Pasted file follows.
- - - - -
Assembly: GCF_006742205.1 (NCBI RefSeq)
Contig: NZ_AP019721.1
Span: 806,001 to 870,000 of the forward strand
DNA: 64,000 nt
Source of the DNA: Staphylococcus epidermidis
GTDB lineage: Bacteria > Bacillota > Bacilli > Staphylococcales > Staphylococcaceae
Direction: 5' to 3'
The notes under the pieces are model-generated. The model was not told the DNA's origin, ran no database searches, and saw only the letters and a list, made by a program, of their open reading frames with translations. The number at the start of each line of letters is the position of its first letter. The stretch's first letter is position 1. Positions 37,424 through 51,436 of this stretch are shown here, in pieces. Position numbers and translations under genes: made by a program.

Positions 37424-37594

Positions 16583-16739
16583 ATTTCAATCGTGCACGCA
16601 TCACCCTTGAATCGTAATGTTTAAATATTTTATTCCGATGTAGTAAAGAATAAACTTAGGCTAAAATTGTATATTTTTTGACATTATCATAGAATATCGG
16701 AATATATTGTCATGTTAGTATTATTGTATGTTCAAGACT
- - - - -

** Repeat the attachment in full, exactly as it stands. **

Assembly: GCF_006742205.1 (NCBI RefSeq)
Contig: NZ_AP019721.1
Span: 806,001 to 870,000 of the forward strand
DNA: 64,000 nt
Source of the DNA: Staphylococcus epidermidis
GTDB lineage: Bacteria > Bacillota > Bacilli > Staphylococcales > Staphylococcaceae
Direction: 5' to 3'
The notes under the pieces are model-generated. The model was not told the DNA's origin, ran no database searches, and saw only the letters and a list, made by a program, of their open reading frames with translations. The number at the start of each line of letters is the position of its first letter. The stretch's first letter is position 1. Positions 37,424 through 51,436 of this stretch are shown here, in pieces. Position numbers and translations under genes: made by a program.

Positions 37424-37594

Positions 16583-16739
16583 ATTTCAATCGTGCACGCA
16601 TCACCCTTGAATCGTAATGTTTAAATATTTTATTCCGATGTAGTAAAGAATAAACTTAGGCTAAAATTGTATATTTTTTGACATTATCATAGAATATCGG
16701 AATATATTGTCATGTTAGTATTATTGTATGTTCAAGACT